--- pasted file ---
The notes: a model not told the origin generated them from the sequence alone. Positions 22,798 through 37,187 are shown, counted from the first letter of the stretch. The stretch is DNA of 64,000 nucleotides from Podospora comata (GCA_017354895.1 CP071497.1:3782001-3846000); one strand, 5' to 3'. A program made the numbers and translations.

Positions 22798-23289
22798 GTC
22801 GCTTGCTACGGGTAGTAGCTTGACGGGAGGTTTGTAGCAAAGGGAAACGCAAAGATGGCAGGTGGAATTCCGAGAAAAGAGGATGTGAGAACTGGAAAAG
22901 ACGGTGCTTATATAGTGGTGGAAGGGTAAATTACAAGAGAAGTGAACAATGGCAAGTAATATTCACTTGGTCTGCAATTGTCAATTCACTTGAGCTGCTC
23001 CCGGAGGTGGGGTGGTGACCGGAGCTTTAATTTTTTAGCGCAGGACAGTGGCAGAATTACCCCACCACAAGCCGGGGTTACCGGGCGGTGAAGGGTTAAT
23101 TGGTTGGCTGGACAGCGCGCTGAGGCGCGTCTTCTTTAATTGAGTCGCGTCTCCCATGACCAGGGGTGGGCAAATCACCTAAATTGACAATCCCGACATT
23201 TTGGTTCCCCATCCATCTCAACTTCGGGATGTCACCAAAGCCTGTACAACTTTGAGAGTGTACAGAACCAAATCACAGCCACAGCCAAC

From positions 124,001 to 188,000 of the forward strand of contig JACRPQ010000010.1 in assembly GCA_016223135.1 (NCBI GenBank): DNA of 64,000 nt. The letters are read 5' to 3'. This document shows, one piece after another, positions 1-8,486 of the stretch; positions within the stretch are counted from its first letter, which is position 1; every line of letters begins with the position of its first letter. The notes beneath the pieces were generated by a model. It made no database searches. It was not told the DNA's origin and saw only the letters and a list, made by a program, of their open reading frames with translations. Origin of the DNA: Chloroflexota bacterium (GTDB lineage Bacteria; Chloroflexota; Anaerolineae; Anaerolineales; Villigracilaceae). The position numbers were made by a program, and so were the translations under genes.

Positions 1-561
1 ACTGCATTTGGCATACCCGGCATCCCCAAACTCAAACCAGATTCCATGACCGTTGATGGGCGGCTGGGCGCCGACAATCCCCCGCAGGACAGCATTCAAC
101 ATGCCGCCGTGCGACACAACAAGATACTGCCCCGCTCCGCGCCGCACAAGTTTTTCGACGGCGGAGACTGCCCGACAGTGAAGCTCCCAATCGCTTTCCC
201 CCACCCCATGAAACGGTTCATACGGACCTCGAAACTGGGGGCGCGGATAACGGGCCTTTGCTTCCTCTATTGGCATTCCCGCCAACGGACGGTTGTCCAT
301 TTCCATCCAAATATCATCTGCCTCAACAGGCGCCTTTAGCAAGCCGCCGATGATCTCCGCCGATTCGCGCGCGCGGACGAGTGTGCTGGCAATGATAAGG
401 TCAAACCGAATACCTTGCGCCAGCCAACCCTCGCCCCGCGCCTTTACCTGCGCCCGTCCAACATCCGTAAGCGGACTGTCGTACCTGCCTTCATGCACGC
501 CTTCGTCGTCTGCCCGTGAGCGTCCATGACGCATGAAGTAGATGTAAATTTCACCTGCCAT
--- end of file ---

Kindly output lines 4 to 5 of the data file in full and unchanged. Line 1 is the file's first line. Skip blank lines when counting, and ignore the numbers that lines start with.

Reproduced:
22801 GCTTGCTACGGGTAGTAGCTTGACGGGAGGTTTGTAGCAAAGGGAAACGCAAAGATGGCAGGTGGAATTCCGAGAAAAGAGGATGTGAGAACTGGAAAAG
22901 ACGGTGCTTATATAGTGGTGGAAGGGTAAATTACAAGAGAAGTGAACAATGGCAAGTAATATTCACTTGGTCTGCAATTGTCAATTCACTTGAGCTGCTC